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Service of Discovery Also Subject to New Deadline in Delaware Federal Court

Posted in Legislation Updates

We previously posted on the new deadline of 6:00 p.m. Eastern Time for all filings other than initial pleadings in the U.S. District Court for the District of Delaware. On October 15, 2014, Chief Judge Leonard Stark of the District of Delaware issued a letter addressing certain questions about the new rule. Chief Judge Stark reiterated that filings and service must be completed by 6:00 p.m. Eastern Time, and further indicated that this rule applies to all filing and service deadlines — including service of discovery materials — in every case in the District of Delaware, other than initial pleadings or those cases in Bankruptcy Court.

Chief Judge Stark explained clearly that “the 6:00 p.m. deadline applies to the exchange among parties of discovery requests and discovery responses, and it applies even if such requests or responses are made by hand delivery.” The rule cannot be altered by both parties’ consent in specific cases, but rather only by judicial relaxation of the rule, a “discretion [that] will be exercised rarely (most likely during trial).” A judge’s discretion to relax the deadline is even further limited to only the deadline for a “particular paper.” The Chief Judge noted that the local chapter of the Federal Bar Association was forming a new committee “to explore work-life balance issues” and suggested that the committee’s recommendations to the Court could result in further rule changes.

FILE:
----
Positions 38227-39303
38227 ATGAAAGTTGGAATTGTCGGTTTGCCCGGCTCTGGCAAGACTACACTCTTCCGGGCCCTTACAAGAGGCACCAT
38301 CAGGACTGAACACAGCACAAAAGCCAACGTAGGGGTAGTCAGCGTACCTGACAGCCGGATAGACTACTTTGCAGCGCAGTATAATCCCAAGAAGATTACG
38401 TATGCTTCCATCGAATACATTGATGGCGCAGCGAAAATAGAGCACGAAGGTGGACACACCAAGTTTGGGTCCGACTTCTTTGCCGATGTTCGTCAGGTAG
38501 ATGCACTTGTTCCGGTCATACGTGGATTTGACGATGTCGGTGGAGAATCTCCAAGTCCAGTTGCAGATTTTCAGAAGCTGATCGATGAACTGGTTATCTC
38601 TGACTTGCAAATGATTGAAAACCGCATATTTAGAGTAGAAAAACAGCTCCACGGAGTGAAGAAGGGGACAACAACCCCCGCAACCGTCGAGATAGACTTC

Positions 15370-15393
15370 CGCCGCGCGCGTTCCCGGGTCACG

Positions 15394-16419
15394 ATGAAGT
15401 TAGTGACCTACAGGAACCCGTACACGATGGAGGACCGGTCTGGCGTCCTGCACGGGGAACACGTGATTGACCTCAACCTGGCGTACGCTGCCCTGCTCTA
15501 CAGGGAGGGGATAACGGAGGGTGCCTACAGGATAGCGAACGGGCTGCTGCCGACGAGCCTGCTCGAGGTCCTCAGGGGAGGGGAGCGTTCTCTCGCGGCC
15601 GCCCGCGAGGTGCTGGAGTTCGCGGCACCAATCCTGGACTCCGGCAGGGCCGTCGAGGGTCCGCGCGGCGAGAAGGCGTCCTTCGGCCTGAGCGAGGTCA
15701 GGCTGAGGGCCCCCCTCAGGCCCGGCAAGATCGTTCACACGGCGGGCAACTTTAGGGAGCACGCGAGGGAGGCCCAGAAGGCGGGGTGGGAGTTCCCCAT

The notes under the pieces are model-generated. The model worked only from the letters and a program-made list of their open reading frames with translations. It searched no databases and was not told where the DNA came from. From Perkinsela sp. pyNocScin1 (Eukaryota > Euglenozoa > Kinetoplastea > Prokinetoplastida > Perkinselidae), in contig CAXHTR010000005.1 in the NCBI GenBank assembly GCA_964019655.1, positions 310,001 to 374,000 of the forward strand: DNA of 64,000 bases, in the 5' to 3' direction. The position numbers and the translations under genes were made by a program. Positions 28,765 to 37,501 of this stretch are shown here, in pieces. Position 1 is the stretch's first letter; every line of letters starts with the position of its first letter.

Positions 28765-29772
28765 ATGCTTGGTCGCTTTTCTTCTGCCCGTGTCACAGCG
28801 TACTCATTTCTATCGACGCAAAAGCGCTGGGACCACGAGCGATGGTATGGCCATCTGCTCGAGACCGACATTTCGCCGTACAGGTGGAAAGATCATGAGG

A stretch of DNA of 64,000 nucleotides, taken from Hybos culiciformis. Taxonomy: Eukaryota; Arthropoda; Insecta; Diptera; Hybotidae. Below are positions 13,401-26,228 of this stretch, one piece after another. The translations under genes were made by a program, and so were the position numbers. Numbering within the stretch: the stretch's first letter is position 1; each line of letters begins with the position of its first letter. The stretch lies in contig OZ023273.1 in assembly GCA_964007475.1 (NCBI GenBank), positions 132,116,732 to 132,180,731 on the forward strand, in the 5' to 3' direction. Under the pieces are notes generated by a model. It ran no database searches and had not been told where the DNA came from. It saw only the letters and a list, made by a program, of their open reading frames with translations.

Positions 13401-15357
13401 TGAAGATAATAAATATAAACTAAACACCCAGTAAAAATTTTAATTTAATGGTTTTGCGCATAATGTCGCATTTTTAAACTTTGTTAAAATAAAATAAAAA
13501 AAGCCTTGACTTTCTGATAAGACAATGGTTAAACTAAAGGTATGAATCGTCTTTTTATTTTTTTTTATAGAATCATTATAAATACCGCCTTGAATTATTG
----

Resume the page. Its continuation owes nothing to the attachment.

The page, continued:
Gibbons will continue to monitor the local rules of the District of Delaware and other district courts.

Christopher Viceconte is a Director in the Gibbons Business & Commercial Litigation Department. Gianna Cricco-Lizza, an Associate in the Gibbons Business & Commercial Litigation Department, co-authored this post. This blog originally appeared on the Gibbons IP Law Alert on October 21, 2014.

Put Away that Midnight Oil: New Rule in the District of Delaware

Posted in Legislation Updates

On October 2, 2014, Chief Judge Leonard Stark of the U.S. District Court for the District of Delaware announced a new deadline of 6:00 p.m. Eastern Time for all filings other than initial pleadings. As of October 16, 2014, “[a]side from initial pleadings, all electronic transmissions of documents (including, but not limited to, motions, briefs, appendices, and discovery responses) must be completed by 6:00 p.m. Eastern Time, in order to be considered timely filed and served that day.” Initial pleadings which are filed before midnight will still be considered timely.